Faculty/Staff COVID-19 Exposure Protocol
Use of the term “exposure” herein refers to close contact with someone who has COVID-19 where “close contact” is defined as being within approximately 6 feet of the person for a total of 15 or more minutes over a 24 hour period. Employees who have been “exposed” to someone who has COVID-19:
should notify their supervisor and Human Resources. Any disclosure of personal information will be kept confidential. Human Resources will advise the employee and supervisor regarding any leave issues, if appropriate.
should stay home or leave work immediately.
may work remotely if possible and approved by their supervisor.
The Louisiana Department of Health (LDH) is responsible for conducting contact tracing for COVID-19 cases and will communicate with individuals about the need to self-isolate related to identified exposure to COVID-19. Employees who receive such communication from LDH should follow the directives received as to testing and isolation and should keep Human Resources and their supervisors informed.
Regardless of contact by LDH, employees who have been exposed to someone with COVID-19 and exhibit symptoms should self-isolate, contact their health care provider and inform Human Resources and their supervisor.
Regardless of contact by LDH, employees who have been exposed to someone with COVID-19 and who do not have symptoms should remain at home or in a comparable setting and practice social distancing for 14 days and inform Human Resources and their supervisor. They should contact their health care provider if they develop symptoms.
Who needs to quarantine?
People who have been in close contact with someone who has COVID-19 - excluding people who have had COVID-19 within the past 3 months or who are fully vaccinated.
- People who have tested positive for COVID-19 within the past 3 months and recovered do not have to quarantine or get tested again as long as they do not develop new symptoms.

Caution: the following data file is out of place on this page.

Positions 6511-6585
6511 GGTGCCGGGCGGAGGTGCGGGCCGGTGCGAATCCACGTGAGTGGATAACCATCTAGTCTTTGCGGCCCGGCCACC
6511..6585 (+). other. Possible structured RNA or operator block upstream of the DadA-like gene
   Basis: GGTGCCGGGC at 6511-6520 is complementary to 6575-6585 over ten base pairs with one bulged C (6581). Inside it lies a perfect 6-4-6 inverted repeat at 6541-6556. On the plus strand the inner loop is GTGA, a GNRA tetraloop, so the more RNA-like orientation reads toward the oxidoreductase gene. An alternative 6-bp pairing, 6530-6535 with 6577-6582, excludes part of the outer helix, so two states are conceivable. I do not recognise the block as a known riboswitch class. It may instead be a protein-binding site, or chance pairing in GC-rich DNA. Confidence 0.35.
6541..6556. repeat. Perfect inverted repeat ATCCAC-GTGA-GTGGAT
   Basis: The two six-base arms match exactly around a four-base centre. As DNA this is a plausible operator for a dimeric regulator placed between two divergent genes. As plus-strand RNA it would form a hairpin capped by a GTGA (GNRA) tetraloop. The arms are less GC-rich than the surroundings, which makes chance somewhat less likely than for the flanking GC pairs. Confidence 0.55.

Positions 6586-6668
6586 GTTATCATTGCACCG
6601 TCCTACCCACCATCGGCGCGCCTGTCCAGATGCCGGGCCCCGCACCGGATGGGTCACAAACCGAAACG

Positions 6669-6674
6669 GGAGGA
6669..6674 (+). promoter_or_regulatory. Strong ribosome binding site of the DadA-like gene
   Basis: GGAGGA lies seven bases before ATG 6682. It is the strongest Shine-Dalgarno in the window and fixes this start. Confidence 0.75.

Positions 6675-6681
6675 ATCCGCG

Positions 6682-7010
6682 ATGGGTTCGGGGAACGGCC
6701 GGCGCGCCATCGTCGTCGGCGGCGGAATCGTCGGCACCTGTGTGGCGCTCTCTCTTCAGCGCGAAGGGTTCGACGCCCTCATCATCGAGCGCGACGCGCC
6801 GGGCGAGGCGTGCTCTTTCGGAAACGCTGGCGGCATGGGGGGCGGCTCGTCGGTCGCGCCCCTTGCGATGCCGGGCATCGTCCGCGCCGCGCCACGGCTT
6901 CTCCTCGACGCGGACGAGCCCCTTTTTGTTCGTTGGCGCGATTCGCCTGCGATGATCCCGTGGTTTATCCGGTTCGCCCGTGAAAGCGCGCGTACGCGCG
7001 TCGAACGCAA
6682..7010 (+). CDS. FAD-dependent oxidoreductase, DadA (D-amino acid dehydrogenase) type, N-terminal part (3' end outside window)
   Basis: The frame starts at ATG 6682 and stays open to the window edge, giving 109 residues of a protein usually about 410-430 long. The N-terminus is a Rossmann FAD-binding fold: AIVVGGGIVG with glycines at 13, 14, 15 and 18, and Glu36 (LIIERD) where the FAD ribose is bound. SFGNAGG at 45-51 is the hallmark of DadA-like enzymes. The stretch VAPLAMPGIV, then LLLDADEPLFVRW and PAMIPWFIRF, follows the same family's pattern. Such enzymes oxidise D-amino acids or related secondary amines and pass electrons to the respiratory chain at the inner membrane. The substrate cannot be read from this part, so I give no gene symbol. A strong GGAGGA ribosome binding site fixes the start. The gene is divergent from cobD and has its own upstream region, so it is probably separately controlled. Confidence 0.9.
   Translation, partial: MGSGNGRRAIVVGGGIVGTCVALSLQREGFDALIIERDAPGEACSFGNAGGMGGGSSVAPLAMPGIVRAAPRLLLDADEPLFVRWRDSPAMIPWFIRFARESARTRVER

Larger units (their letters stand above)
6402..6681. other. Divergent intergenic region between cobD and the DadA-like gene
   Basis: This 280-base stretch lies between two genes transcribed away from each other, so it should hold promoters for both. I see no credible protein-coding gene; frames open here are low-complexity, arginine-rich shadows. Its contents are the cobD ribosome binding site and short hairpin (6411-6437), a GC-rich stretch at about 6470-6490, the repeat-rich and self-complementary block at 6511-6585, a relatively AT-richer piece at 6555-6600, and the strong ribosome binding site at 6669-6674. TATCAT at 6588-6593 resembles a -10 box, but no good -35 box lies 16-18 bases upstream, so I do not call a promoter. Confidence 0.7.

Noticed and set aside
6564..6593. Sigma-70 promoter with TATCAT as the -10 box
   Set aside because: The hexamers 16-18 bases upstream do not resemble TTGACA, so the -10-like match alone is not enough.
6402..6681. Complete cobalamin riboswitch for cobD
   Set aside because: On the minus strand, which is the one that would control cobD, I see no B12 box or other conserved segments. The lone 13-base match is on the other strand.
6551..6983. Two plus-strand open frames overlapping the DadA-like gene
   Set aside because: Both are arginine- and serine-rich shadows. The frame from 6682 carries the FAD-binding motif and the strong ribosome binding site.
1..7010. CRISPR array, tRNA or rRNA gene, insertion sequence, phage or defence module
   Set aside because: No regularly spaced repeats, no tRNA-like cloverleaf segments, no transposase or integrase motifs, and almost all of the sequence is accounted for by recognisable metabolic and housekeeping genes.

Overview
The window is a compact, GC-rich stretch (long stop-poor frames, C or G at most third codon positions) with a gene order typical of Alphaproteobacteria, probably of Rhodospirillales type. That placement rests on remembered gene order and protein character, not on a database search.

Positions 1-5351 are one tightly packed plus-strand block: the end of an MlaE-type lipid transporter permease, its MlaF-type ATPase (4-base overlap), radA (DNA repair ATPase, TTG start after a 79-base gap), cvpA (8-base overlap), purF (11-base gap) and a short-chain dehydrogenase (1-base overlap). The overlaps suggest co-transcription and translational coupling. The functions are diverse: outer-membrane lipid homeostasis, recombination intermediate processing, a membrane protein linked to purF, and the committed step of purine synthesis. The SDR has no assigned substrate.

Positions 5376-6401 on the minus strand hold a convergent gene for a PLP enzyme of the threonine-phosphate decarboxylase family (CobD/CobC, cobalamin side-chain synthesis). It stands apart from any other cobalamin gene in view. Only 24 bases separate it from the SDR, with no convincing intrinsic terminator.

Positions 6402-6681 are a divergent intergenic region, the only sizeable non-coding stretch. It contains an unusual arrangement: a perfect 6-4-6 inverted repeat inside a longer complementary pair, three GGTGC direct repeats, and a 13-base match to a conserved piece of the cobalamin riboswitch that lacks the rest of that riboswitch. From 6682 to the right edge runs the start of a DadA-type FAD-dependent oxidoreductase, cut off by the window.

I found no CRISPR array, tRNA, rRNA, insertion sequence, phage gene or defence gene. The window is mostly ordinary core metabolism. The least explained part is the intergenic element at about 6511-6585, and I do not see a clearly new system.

- People who develop symptoms again within 3 months of their first bout of COVID-19 may need to be tested again if there is no other cause identified for their symptoms.
- People who have been in close contact with someone who has COVID-19 are not required to quarantine if they have been fully vaccinated against the disease and show no symptoms.
What counts as close contact?
- You were within 6 feet of someone who has COVID-19 for a total of 15 minutes or more.
- You provided care at home to someone who is sick with COVID-19.
- You had direct physical contact with the person (hugged or kissed them).
- They sneezed, coughed, or somehow got respiratory droplets on you.
Steps to take
- Stay home for 14 days after your last contact with a person who has COVID-19.
- Watch for fever (100.4 F), cough, shortness of breath, or other symptoms of COVID-19.
- If possible, stay away from others, especially people who are at higher risk for getting very sick from COVID-19.
Options to reduce quarantine
Reducing the length of quarantine may make it easier for people to quarantine by reducing the time they cannot work. A shorter quarantine period also can lessen stress on the public health system, especially when new infections are rapidly rising.
Your local public health authorities make the final decisions about how long quarantine should last, based on local conditions and needs. Follow the recommendations of your local public health department if you need to quarantine. Options they will consider include stopping quarantine:
- After day 10 without testing
- After day 7 after receiving a negative test result (test must occur on day 5 or later)
After stopping quarantine, you should:
- Watch for symptoms until 14 days after exposure.
- If you have symptoms, immediately self isolate and contact your local public health authority or healthcare provider.
- Wear a mask, stay at least 6 feet from others, wash your hands, avoid crowds, and take other steps to prevent the spread of COVID-19.
CDC continues to endorse quarantine for 14 days and recognizes that any quarantine shorter than 14 days balances reduced burden against a small possibility of spreading the virus. CDC will continue to evaluate new information and update recommendations as needed. See options to Reduce Quarantine for Contacts of Persons with SARS-CoV-2 Infection Using Symptom Monitoring and Diagnostic Testing for guidance on options to reduce quarantine.
If an employee is diagnosed with COVID-19
An employee may return to work if all of these criteria are met:
1) At least 10 days have passed since symptom onset and
2) At least 24 hours have passed since resolution of fever without the use of fever-reducing medications and
3) Other symptoms have improved.
Note that current sick leave policies generally require employees recovering from an illness to provide a release from their health care provider to return to work.
Please review CDC guidance regarding being around people after you have had, or suspected you have had COVID-19:
Also review CDC guidance on COVID-19 in the workplace: